Larrie Stone

Larrie Stone

The chicken is the most common and widespread domesticated animal on the planet with a population of more than 19 billion as of 2011.

Careful research has found chickens to be surprisingly intelligent and very sensitive. They have been found to communicate with each other using more than 24 distinct vocalizations. Each one has a distinct meaning such as the sighting of a predator.

It takes a fertilized egg about 21 days to incubate and hatch into a new chicken. Baby chickens are known as chicks, females are pullets until old enough to lay eggs and become hens, and males are called roosters, cocks or cockerels depending on the country you're in.

Chickens are a major source of food for humans, both for their eggs and their meat. Each year in the United States alone, we consume some 8 billion chickens, and house approximately 280 million laying hens that produce about 50 billion eggs. Today, more than 65.8 billion chickens are eaten each year by the world's growing human population.

Chickens are native to tropical rainforests where they evolved for millions of years. The first chickens to be domesticated were probably the red jungle fowl of Southeast Asia some 4,000 years ago. It is thought that early chickens of Indian origin were bred for the purpose of cockfighting in Asia, Africa and Europe.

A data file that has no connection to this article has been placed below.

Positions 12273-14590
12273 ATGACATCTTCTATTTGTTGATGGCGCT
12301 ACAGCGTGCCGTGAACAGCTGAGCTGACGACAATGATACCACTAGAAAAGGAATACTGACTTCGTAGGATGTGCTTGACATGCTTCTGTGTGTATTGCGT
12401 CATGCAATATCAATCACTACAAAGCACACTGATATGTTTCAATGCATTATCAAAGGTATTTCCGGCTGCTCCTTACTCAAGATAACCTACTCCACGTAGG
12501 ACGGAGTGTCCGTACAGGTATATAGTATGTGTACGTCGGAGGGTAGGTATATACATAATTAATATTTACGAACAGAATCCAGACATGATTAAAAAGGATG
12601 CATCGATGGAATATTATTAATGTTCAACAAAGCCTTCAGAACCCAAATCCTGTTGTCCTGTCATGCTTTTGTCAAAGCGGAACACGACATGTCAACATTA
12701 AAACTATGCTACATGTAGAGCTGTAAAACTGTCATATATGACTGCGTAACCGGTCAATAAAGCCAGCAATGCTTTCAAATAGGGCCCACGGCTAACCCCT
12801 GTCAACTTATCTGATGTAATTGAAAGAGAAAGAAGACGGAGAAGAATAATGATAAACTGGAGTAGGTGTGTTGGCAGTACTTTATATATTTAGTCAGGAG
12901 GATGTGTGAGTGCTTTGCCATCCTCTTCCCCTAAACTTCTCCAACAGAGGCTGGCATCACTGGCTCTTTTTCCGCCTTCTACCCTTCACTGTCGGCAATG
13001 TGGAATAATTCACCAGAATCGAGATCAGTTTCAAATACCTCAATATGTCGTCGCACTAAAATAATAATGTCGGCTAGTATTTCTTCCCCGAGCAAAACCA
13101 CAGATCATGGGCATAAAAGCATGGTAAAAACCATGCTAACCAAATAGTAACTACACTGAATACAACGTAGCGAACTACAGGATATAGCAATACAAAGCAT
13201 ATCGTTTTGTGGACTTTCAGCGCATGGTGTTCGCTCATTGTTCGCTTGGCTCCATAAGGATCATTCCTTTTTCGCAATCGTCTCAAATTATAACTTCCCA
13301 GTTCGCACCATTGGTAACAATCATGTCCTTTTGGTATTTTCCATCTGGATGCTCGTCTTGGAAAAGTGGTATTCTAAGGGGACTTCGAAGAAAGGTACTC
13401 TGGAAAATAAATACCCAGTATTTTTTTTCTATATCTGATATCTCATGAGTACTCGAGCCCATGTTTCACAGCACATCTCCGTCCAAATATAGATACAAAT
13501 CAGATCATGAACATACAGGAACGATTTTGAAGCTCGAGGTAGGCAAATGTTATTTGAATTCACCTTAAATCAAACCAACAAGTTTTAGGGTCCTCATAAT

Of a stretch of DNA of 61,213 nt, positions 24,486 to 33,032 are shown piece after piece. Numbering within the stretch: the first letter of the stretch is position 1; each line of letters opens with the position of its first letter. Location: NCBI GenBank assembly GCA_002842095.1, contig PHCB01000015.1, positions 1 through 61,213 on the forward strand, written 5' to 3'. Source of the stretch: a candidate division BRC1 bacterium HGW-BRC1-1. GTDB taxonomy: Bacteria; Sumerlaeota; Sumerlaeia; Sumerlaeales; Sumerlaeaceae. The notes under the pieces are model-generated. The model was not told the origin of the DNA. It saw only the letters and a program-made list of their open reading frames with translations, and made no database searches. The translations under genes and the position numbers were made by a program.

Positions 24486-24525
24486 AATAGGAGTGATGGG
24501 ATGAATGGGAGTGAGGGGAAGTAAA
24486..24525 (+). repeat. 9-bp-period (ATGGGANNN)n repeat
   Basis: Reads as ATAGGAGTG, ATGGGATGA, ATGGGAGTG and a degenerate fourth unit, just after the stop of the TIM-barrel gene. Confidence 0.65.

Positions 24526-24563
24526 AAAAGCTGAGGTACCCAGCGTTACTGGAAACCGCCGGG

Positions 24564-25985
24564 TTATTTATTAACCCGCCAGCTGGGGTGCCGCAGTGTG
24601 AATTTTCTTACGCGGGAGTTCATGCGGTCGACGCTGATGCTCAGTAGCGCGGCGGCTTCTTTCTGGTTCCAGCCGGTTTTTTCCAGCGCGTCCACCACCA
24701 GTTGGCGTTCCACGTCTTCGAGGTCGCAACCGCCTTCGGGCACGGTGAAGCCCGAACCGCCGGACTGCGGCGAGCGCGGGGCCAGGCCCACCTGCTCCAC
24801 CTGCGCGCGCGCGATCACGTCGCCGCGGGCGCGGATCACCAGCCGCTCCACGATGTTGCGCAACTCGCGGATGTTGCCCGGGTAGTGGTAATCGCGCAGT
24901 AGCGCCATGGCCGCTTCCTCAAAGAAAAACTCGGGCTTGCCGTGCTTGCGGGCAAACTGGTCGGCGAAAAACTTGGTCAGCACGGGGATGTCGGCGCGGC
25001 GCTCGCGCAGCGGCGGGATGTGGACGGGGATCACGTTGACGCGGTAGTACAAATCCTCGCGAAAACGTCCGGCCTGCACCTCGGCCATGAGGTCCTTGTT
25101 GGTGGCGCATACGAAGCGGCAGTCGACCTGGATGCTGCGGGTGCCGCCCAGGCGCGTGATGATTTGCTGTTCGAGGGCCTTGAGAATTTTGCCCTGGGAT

Today, there are many varieties of chickens that have been bred for different purposes. For example, the Yokohama chicken, bred for its ornamental tail feathers which can be 20 feet long, is the most unusual. The most useful is the white leghorn which can lay an egg almost every day.

Research shows that over the last 2,000 years, chickens have gradually increased in size due to domestication. Around 1950, broiler chickens — those raised to provide meat rather than eggs — started to get very large. Today, they can be twice the weight of their Asian forebears.

Larrie Stone is a retired Dana College science professor.

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